The process can continue with a partial etch of tungsten in a block 203. Some tungsten remains in the feature, but the etch removes tungsten from at least some of the sidewalls of the feature. Block 203 generally involves a chemical etch, with for example, fluorine-containing species or other etchant species. In some implementations, activated species may be used. Activated species can include atomic species, radical species, and ionic species. For the purposes of this application, activated species are distinguished from recombined species and from the gases initially fed into a plasma generator. For example, partially etching the deposited tungsten can involve exposure to etchant species generated in a remote or in-situ plasma generator. In some implementations, both remotely-generated and in-situ generated plasma species may be used, either sequentially or concurrently. In some implementations, a non-plasma chemical etch using F2, CF3Cl, or other etchant chemistry may be used. Block 203 may occur in the same chamber as block 201 or in a different chamber. Methods of etching tungsten in a feature are described further below. Depending on the feature architecture, the etch may be conformal or non-conformal. Further, the etch back may progress generally laterally (orthogonal to the feature axis) and/or vertically (along the feature axis).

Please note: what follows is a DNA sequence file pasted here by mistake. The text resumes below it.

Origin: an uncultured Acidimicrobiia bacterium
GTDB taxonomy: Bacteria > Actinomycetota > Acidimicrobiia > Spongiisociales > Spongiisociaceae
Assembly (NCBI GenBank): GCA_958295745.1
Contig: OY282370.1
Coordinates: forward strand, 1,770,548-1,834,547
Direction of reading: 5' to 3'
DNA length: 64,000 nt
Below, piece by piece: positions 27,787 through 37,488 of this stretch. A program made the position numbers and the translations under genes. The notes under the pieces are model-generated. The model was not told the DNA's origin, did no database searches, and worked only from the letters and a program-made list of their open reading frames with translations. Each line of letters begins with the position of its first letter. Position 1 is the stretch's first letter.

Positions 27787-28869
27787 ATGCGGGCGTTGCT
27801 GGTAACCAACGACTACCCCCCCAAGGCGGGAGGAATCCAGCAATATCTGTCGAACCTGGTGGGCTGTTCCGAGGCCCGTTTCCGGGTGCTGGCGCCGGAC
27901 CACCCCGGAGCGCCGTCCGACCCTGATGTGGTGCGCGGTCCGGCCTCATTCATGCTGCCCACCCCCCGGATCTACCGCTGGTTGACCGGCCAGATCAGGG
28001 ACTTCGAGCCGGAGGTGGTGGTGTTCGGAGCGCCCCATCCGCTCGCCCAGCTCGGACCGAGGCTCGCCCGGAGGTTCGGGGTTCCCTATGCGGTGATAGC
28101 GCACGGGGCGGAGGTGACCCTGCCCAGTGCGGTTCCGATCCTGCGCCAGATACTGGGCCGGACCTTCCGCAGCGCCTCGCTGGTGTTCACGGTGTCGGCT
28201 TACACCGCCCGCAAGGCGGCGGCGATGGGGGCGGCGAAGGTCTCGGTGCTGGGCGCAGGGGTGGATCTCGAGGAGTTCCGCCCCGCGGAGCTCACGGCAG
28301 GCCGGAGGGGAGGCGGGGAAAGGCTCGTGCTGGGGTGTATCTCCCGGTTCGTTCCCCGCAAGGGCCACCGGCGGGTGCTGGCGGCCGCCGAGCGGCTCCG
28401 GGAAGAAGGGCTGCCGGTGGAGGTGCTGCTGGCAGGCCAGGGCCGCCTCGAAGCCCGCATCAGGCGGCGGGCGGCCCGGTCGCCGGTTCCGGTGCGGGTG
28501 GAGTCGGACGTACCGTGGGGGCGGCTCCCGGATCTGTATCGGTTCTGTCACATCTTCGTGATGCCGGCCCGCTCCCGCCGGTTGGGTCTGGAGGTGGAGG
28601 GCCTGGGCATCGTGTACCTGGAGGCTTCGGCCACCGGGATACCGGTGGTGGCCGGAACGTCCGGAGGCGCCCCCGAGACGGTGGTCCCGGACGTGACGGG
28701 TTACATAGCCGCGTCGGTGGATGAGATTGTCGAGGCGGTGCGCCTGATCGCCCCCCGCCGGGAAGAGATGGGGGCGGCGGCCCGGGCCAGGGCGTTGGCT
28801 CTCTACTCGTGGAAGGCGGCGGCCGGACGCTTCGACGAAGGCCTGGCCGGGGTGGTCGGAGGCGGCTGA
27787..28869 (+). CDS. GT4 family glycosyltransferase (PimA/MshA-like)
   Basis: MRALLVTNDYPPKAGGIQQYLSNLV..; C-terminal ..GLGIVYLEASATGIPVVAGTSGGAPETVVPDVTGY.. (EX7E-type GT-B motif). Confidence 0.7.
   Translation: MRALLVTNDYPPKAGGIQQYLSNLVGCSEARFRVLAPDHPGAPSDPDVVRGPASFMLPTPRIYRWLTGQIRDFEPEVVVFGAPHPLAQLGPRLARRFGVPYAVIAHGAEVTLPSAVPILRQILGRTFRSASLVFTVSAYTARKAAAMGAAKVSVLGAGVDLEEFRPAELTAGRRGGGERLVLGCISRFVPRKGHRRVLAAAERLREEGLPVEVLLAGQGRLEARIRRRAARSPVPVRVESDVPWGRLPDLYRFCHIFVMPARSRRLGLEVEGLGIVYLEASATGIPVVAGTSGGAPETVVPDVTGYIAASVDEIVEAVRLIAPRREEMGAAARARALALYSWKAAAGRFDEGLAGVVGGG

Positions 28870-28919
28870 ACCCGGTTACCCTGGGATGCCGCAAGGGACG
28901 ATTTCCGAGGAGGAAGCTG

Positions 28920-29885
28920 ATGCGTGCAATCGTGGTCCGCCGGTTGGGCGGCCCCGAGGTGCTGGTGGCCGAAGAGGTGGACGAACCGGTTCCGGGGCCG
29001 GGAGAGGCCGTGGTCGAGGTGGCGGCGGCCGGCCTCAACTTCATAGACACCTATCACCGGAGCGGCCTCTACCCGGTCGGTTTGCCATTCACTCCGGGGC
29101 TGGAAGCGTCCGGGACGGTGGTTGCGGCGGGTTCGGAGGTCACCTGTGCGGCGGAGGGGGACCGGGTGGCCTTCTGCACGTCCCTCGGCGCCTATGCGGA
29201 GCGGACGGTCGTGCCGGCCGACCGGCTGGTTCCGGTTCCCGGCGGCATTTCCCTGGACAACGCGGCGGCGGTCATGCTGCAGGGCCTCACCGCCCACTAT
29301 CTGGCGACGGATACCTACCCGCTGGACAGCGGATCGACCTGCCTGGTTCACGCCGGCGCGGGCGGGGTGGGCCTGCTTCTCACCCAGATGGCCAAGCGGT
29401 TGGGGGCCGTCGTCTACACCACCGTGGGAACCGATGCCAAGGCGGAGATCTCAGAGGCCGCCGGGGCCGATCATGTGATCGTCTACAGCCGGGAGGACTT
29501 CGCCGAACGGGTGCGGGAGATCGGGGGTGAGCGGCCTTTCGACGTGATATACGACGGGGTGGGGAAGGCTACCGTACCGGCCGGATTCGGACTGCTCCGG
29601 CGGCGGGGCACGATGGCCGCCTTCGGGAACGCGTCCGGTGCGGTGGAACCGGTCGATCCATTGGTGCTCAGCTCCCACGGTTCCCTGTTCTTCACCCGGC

According to various implementations, the etch may be preferential or non-preferential to an under-layer. For example, an etch can be preferential to W with, for example, a Ti or TiN under-layer acting as an etch stop. In some implementations, the etch can etch W and Ti or TiN with an underlying dielectric acting as an etch stop.